Killing newborns is morally the same as abortion and should be permissible if the mother wishes it, Australian philosophers have argued in an article that has unleashed a firestorm of criticism and forced the British Medical Journal to defend its publication.
Alberto Giubilini, from Monash University, and Francesca Minerva, from the University of Melbourne, say a foetus and a newborn are equivalent in their lack of a sense of their own life and aspiration. They contend this justifies what they call “after-birth abortion” as long as it is painless, because the baby is not harmed by missing out on a life it cannot conceptualise.
The first flaw in their arguments is that it is not legal to abort a foetus, once it is capable of surviving outside the womb. Abortion is legal because a mother has rights over her womb which trump that of the foetus. Those rights disappear once the foetus can survive outside the womb, and most definitely after they have left the womb.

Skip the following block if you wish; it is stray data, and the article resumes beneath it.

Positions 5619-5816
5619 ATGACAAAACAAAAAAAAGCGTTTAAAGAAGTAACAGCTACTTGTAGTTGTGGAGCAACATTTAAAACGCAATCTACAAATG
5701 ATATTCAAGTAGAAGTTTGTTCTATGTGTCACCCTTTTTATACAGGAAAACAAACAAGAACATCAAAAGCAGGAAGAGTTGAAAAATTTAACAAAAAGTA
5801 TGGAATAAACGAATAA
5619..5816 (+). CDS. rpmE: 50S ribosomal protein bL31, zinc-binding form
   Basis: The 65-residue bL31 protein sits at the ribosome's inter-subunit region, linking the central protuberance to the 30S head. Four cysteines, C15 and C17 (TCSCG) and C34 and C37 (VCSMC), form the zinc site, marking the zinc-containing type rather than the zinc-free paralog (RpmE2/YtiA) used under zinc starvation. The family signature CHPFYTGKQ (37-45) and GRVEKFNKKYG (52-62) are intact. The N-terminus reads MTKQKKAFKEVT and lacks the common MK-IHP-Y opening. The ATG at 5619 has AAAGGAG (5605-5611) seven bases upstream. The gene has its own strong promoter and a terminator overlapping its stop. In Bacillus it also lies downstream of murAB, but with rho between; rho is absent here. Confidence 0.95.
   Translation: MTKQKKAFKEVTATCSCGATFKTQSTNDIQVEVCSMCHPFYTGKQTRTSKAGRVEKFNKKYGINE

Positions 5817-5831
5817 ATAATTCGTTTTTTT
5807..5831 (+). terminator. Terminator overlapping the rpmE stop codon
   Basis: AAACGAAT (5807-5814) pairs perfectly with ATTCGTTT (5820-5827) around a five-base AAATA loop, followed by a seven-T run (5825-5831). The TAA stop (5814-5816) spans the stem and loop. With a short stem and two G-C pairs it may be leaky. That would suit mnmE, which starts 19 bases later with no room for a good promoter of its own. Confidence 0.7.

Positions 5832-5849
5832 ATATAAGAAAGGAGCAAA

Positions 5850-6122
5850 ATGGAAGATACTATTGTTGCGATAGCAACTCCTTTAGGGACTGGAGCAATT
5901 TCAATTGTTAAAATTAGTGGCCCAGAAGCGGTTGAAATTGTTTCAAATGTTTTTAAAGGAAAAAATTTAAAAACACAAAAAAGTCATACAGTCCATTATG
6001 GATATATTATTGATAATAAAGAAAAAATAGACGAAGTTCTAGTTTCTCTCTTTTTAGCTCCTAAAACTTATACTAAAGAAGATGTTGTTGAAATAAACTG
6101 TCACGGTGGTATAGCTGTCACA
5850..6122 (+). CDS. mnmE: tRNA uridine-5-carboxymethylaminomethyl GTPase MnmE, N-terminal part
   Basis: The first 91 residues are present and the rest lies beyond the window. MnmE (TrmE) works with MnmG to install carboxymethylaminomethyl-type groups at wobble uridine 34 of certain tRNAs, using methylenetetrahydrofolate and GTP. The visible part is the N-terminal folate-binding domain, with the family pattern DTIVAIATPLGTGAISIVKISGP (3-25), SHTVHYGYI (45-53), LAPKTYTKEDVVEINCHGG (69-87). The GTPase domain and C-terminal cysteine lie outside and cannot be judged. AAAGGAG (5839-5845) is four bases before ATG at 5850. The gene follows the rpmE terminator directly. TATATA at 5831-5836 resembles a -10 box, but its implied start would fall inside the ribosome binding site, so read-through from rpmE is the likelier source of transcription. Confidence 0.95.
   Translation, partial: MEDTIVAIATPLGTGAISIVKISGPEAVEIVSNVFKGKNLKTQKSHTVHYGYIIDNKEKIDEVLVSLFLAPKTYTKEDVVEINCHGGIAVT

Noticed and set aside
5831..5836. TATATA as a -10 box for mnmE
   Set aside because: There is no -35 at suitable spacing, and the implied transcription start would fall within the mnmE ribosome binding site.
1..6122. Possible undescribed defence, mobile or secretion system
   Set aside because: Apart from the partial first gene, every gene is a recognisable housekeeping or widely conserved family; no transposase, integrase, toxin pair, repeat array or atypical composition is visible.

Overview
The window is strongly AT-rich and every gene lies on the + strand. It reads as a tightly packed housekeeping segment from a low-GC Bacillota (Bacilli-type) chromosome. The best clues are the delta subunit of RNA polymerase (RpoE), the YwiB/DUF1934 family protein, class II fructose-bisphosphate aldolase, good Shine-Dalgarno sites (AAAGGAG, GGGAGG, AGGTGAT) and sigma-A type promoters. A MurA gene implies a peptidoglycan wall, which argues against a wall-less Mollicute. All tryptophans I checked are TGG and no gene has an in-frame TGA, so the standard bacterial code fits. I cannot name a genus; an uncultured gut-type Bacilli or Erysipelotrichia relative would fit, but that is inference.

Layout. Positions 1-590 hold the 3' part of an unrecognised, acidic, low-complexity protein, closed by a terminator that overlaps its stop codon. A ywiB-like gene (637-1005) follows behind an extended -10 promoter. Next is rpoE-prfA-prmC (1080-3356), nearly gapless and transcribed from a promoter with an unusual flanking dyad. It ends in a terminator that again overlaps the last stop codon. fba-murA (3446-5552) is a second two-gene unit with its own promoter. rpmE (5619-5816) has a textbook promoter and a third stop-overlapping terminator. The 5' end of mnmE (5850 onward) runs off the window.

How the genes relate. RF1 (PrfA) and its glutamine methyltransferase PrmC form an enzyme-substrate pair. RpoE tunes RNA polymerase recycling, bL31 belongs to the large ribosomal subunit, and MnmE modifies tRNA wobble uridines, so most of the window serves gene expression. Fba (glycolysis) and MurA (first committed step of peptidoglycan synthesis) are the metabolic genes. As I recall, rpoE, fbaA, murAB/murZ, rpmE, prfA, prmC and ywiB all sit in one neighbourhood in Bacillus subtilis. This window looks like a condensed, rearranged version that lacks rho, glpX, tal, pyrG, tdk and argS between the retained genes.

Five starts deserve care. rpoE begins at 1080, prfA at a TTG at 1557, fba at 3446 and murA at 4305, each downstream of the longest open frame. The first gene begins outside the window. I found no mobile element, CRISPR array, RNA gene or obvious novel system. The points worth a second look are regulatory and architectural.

About a third of infants with Down syndrome are not diagnosed prenatally, Drs Giubilini and Minerva say, and mothers of children with serious abnormalities should have the chance to end the child’s life after, as well as before, birth.
But this should also extend to healthy infants, the pair argue in the BMJ group’s Journal of Medical Ethics, because the interests of a mother who is unwilling to care for it outweigh a baby’s claims.
Putting aside for one moment the main issue, why on earth would the mother have the right to decide, and not both parents? Again once the baby has been born, the parents have equal rights.
On the main issue, I think the proposal is horrific. The precedent it creates is monstrous.
It is worth noting the authors seem to be from the School of Philosophy, not medical doctors.